Often described as our second brain, the gut is becoming more and more of a focus for many people conscious of their health and well-being. But what does it really mean? How can our gut be a second brain?
The brain is often considered the most mysterious and important organ in the human body. It dictates our emotions, our ideas, our choices, and even our response to pain - but what if another part of our body equally contributed to this?
According to Harvard Health, the gut-brain link can be as simple as thinking about your favourite food and your stomach releasing juices to prepare for expected food, but it can also be as complicated as poor gut health causing depression and anxiety.
While not all cases may be that severe, there is evidence that shows that our intestinal tract and stomach health can have a direct correlation with our mental health, as well as our response to pain across our whole body.
So what can you do about it?
Now that the gut-brain link has been identified, it’s more important than ever to make gut-health a priority. This doesn’t mean giving up your favourite chocolate or your morning coffee, but it does mean being more conscious about which foods are helping your body, and which aren’t. Many people undertake Nutrition Response Testing or allergy tests to determine which foods are negatively impacting your body and which are positively impacting it.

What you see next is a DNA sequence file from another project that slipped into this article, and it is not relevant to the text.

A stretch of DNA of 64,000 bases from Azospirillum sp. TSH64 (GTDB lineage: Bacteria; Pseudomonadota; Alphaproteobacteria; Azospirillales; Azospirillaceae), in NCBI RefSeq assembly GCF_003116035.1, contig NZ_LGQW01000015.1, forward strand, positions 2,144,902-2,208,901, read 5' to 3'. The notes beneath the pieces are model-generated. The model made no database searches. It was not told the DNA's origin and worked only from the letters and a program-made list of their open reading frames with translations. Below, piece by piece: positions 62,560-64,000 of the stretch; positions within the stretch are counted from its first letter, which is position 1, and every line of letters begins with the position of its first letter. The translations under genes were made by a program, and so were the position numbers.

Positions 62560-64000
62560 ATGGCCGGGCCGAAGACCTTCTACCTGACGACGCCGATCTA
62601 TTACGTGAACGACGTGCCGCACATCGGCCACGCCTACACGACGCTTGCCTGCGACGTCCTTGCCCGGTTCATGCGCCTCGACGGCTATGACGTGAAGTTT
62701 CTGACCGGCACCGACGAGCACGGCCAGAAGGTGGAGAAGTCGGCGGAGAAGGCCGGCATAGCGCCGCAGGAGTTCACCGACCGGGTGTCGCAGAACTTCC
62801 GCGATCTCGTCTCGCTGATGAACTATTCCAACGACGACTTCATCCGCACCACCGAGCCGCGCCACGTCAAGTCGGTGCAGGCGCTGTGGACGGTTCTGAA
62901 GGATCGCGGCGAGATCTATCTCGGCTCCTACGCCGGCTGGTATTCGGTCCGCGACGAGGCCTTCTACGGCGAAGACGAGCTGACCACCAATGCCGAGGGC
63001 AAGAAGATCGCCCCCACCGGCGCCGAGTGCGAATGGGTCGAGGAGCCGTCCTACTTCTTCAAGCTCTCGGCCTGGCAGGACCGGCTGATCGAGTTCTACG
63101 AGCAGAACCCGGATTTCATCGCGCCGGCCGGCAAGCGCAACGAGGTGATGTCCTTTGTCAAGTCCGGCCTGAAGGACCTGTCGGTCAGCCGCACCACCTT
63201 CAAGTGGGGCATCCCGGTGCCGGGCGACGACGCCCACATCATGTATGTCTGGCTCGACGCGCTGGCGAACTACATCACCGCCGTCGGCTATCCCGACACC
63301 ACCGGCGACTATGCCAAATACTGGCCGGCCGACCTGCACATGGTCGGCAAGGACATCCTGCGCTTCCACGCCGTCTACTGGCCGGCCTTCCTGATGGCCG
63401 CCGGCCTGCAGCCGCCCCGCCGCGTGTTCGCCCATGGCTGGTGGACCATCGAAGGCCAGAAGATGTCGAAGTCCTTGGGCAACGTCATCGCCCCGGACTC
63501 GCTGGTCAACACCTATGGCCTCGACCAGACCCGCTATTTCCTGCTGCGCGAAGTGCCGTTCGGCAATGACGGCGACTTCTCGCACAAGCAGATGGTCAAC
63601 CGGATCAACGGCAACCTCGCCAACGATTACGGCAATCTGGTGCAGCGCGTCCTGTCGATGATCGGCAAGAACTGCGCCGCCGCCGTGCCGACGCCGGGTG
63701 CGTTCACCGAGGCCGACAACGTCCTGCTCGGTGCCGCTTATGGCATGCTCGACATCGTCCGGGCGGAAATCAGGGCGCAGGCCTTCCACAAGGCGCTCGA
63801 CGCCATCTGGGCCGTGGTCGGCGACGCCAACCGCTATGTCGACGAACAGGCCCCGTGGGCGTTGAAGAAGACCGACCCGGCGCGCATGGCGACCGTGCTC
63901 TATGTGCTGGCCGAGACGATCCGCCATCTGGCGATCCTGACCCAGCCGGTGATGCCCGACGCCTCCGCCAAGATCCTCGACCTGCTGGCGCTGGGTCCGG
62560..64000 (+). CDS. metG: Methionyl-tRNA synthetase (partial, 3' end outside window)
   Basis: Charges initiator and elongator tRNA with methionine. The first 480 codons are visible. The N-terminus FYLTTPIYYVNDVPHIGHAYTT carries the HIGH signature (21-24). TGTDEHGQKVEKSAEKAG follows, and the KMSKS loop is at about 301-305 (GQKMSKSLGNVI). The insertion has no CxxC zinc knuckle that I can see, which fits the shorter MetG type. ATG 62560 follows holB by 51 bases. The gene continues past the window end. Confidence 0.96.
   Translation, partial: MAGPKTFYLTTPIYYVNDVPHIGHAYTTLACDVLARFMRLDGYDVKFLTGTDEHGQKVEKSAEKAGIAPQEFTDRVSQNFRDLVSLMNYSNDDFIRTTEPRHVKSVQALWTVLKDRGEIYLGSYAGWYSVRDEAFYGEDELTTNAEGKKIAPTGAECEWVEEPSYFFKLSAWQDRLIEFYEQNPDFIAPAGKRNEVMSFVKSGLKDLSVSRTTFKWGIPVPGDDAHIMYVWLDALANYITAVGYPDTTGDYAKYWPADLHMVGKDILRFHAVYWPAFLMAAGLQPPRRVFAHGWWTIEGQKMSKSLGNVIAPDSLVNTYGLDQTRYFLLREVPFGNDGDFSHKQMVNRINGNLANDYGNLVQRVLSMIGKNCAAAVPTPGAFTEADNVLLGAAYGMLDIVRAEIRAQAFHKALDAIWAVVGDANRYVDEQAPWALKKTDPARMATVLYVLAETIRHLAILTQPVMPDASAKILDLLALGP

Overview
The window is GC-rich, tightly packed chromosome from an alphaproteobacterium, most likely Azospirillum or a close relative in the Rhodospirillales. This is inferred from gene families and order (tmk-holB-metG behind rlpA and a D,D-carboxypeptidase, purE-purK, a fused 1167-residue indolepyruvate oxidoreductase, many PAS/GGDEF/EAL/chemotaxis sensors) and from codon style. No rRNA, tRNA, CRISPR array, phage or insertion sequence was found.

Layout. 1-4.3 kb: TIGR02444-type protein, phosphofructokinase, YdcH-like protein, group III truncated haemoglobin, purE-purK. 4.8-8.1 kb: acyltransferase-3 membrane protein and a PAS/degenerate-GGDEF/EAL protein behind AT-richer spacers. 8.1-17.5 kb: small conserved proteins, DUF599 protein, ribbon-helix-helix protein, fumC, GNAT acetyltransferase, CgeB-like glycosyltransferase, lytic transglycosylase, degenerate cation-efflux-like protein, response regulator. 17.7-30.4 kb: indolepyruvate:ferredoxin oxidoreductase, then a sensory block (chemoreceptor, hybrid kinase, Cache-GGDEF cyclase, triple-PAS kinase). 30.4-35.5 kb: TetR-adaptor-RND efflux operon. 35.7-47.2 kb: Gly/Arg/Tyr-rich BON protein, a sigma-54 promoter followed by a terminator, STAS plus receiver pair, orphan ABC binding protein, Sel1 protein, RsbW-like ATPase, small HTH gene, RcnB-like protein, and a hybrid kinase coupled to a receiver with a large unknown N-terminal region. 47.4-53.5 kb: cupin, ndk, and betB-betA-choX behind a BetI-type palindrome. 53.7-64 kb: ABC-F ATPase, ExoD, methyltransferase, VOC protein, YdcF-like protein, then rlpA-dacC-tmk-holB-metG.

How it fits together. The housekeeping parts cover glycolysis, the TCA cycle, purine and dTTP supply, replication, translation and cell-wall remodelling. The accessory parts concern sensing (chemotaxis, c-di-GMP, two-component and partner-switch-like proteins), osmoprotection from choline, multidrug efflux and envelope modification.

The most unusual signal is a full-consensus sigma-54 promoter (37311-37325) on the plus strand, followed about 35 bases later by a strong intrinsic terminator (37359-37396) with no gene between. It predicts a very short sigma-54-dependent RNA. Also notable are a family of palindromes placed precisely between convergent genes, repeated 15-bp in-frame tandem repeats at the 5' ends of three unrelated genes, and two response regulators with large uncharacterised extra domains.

However, even without running expensive, or sometimes inaccurate tests, you can always count on one thing: the more good bacteria you have in your gut to help fight the bad the better your health will be.
Even with bacteria, there are good guys and there are bad guys. Probiotics are your good guys, helping to fight the crime in your gut undertaken by the bad guys. To make sure you have enough probiotics there to fight the good fight, you need to ensure you eat probiotic rich food, such as sauerkraut, kimchi, kefir, and kombucha. Fermented foods are cropping up everywhere, so make sure what you’re buying is the real deal, fermented and stored in the proper ways to keep the good bacteria alive for when you consume it.
If your kraut or kombucha isn’t stored in a refrigerator, then you can bet your bottom dollar it won’t be packed full of probiotics you need to keep that gut-brain link healthy.
So next time you have butterflies in your stomach, just remember that it’s part of that never-ending battle between good bacteria and bad bacteria, and each time you eat sauerkraut, you’re helping the good guys win!